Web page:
History was made at the April 2009 General Conference of The Church of Jesus Christ of Latter-day Saints. During this conference, the LDS Church appointed its first black African as a General Authority. Twenty-three years after joining the LDS Church in Kenya, Joseph Sitati became a member of the LDS Church’s First Quorum of the Seventy. The Salt Lake Tribune reported,
“The appointment is…symbolically important.
“After all, the LDS Church did not allow men of African descent anywhere to be ordained to its all-male priesthood until 1978. Missionary work did not begin among black Africans until after that.”
Tribune journalist Peggy Fletcher Stack continued with a mini history lesson:
“The forgotten continent
Mormon missionaries arrived in Cape Town, South Africa, as early as 1853, but only preached to the British colonists. After all its converts emigrated to Utah, the mission was closed until 1903, when it once again approached only whites. The church slowly grew there and in Johannesburg, until then-President David O. McKay visited several thousand members in 1954.
“Meanwhile, Mormon pamphlets and magazines were circulating through Nigeria and Ghana, causing many people to adopt what they knew of this American faith and create congregations on their own. None of this was approved by church leaders in Salt Lake City. Representatives from Utah had to be sent to Ghana to excommunicate members who were dancing and drumming and, on occasion, being led by a woman prophet while calling themselves Mormon.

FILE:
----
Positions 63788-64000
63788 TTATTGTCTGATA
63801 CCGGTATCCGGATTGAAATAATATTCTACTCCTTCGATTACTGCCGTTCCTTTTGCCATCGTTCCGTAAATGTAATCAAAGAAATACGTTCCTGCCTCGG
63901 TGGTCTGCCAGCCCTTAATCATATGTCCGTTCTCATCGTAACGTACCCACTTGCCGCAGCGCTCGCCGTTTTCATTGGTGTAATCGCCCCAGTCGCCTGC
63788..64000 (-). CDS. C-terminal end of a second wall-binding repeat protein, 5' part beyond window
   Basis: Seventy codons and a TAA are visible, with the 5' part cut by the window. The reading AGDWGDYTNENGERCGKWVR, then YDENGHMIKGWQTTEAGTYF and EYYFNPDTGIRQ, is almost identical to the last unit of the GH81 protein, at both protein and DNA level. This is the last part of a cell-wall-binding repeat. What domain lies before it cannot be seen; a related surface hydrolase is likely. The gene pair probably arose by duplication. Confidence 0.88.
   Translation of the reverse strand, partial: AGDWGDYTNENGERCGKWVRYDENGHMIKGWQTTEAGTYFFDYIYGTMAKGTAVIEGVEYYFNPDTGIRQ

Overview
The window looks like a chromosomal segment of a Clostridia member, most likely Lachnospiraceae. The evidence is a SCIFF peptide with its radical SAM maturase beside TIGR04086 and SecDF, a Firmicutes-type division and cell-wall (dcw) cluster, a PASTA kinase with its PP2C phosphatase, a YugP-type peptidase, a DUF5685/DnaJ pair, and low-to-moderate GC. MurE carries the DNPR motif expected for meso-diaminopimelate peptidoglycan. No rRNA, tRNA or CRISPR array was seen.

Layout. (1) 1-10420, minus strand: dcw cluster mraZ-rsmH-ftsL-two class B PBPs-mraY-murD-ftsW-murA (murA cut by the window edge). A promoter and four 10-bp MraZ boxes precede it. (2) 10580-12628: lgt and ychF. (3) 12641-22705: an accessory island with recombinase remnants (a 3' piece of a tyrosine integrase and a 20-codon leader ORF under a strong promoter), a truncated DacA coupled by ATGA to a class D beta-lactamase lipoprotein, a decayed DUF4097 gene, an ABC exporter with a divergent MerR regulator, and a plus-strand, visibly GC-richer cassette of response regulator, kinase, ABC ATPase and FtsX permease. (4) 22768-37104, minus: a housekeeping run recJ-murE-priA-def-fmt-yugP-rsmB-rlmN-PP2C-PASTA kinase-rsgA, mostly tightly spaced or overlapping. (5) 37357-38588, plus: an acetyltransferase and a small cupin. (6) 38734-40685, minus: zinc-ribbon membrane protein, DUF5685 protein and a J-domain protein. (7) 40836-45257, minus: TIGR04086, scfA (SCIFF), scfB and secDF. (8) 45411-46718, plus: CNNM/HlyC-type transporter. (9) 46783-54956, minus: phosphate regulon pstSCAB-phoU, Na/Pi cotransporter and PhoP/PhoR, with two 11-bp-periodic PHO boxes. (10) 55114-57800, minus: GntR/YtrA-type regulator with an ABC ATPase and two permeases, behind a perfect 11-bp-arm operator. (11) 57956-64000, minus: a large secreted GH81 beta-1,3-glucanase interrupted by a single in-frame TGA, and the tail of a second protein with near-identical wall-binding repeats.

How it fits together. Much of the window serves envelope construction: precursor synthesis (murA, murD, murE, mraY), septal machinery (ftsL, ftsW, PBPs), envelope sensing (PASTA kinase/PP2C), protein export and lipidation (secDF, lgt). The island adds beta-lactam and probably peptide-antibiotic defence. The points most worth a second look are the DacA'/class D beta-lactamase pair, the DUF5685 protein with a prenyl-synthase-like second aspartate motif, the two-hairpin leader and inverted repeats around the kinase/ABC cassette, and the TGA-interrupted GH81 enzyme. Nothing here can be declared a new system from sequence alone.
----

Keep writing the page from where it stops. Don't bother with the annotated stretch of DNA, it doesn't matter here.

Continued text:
“Some stayed, though, and were ready for real baptism after the 1978 revelation opening the LDS priesthood to ‘all worthy men.'”
I’m baffled over the fact reported here that the LDS Church didn’t send missionaries to preach the restored gospel to black Africans until after the 1978 revelation allowing blacks to hold the Mormon priesthood. Why is that? Women can’t hold the LDS priesthood, but Mormon missionaries have always considered it worthwhile to preach the LDS gospel to them.
While the Mormon gospel was not preached to black Africans, it is evident that it was okay for it to be preached to some blacks, for LDS Apostle Mark E. Petersen taught,
In spite of all he did in the pre-existent life, the Lord is willing, if the Negro accepts the gospel with real, sincere faith, and is really converted, to give him the blessings of baptism and the gift of the Holy Ghost. If that Negro is faithful all his days, he can and will enter the celestial kingdom. He will go there as a servant, but he will get a celestial resurrection” (Mark E. Petersen, “Race Problems – as they affect the church,” August 27, 1954, p. 17).
Didn’t Jesus say, “Go into all the world and proclaim the gospel to the whole creation” (Mark 16:15) and “Go therefore and make disciples of all nations, baptizing them in the name of the Father and of the Son and of the Holy Spirit, teaching them to observe all that I have commanded you” (Matthew 28:19-20)? Christian missionaries have been fulfilling this Great Commission, taking the Gospel of Jesus Christ to everyone — black, white, Jew, Greek, slave and free — since Jesus gave the commandment. Not so with the Mormons and their disparate gospel.
On what basis did LDS leaders think it was okay to disregard Jesus’ Great Commission and restrict their pre-1978 preaching in Africa to whites only?